Thirty years ago there was no such thing as Yacht Rock. We knew it as Soft Rock, Corporate Rock or as one punky herbert put it; Fucking Horrible Rock. Whatever it was called one things for sure, the songs here were a handy soundtrack to America’s yuppie dream of the millionaire lifestyle; endless riches, fountains of champagne, silver platters of cocaine and sailing the seven seas with a posse of bikini clad babes and Peter Frampton at the wheel.

   Not surprisingly, most folks I knew wanted these Soft Rock luminaries burnt at the stake for their crimes against rock’n’roll and I agreed. Having replaced any last vestiges of dirt and edginess with their own faultless musicianship and sonic sophistication, Michael McDonald, Kenny Loggins, Hall & Oates, Christopher Cross and the rest had turned rock into a smooth, inoffensive, pop soul mush fit for elevators, shopping malls and little else. There was no denying their tuneage was often top drawer but they were still completely irrelevant in the musical landscape of the times. These days I’m not so sure and that’s largely down to J.D. Ryznar’s 2005 online comedy series Yacht Rock.  

    Ironically, despite being a merciless piss take of Ol’ McDonald, his clique of LA collaborators and sessioneer’s and late 70’s/early 80’s yuppie culture, the series led to a mass rebranding and worldwide reappraisal of the whole genre. Not only was it gifted a new name, a 21st century generation of twenty and thirty something’s suddenly began to champion records that had long been consigned to the bargain bins. Now there’s Yacht Rock club nights, Yacht Rock radio shows and even Yacht Rock T Shirts. I guess it just goes to show how time can change perceptions and how every type of music will eventually find its own place. Even Yacht Rock, surely the most secret Secret Pleasure of them all.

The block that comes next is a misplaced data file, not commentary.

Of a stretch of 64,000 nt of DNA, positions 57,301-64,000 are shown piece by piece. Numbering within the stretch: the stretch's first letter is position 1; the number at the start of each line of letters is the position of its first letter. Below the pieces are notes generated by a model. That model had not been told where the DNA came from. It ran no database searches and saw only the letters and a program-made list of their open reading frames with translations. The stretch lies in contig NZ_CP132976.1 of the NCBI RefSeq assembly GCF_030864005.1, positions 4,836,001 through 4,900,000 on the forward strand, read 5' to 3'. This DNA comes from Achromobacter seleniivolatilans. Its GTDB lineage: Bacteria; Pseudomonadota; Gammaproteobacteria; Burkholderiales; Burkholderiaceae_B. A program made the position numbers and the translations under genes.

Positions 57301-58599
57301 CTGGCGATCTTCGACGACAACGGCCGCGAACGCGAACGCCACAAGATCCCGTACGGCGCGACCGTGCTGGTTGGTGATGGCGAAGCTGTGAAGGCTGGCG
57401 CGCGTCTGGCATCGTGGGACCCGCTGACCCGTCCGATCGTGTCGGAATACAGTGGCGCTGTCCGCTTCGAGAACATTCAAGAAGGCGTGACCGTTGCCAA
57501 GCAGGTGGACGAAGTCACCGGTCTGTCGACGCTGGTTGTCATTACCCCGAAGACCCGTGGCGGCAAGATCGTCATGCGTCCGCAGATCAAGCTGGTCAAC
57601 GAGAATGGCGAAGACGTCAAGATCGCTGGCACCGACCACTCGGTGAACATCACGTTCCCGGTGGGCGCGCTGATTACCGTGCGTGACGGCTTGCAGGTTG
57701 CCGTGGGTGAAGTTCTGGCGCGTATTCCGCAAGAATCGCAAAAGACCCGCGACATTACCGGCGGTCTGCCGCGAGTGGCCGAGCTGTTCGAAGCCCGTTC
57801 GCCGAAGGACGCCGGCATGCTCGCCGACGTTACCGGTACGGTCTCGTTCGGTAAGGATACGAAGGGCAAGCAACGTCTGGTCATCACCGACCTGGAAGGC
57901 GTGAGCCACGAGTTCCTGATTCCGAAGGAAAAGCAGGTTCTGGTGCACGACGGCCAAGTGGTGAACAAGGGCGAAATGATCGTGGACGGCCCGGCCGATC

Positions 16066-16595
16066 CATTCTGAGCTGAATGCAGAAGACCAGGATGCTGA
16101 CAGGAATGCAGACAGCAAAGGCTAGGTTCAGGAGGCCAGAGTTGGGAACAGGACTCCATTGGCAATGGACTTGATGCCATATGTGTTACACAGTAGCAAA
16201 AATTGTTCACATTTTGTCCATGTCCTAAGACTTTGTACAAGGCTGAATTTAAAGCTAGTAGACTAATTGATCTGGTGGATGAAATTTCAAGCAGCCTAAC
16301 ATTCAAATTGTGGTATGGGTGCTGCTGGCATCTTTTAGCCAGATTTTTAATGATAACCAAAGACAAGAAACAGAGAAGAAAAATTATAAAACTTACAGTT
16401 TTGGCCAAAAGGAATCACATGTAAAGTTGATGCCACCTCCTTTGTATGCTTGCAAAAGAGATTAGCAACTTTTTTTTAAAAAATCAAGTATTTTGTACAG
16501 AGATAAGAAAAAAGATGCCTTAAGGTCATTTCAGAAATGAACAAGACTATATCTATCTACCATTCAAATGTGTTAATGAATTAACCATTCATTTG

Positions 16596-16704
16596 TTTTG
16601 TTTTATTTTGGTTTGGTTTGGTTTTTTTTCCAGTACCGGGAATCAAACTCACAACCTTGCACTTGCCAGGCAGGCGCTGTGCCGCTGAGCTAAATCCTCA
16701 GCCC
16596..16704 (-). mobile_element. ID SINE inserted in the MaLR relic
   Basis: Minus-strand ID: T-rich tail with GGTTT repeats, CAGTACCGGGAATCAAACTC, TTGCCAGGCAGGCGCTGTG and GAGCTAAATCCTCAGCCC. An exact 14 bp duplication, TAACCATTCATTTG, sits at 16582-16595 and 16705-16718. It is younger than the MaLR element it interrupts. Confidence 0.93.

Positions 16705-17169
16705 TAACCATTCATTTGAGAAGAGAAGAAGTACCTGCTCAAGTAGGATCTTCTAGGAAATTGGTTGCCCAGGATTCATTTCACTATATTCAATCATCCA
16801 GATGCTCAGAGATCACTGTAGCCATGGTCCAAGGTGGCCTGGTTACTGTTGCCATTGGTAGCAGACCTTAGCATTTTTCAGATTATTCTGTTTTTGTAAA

1. Ned Doheny / Get It Up For Love / May 1976       

2. England Dan & John Ford Coley / I’d Really Love To See You Tonight / June 1976

3. Boz Scaggs / Lowdown / October 1976

4. Doobie Brothers / It Keeps You Runnin’ / November 1976

5. Steve Miller Band / Fly Like An Eagle / December 1976

6. The Eagles / New Kid In Town / December 1976

7. Hall & Oates / Rich Girl / January 1977

8. Fleetwood Mac / Dreams / March 1977

9. Player / Baby Come Back / July 1977

10. Steely Dan / FM / May 1978

11. Pablo Cruise / Love Will Find A Way / June 1978

12. Carly Simon / You Belong To Me / September 1978

13. Kenny Loggins / This Is It / September 1979

14. Christopher Cross / Ride Like The Wind / January 1980

15. Robbie Dupree / Steal Away / March 1980

16. Ambrosia / You’re The Only Woman / June 1980

17. Stevie Nicks & Don Henley / Leather And Lace / October 1981

18. Michael McDonald / I Keep Forgettin’ / July 1982

19. Toto / Rosanna / April 1983

20. Don Henley / The Boys Of Summer / October 1984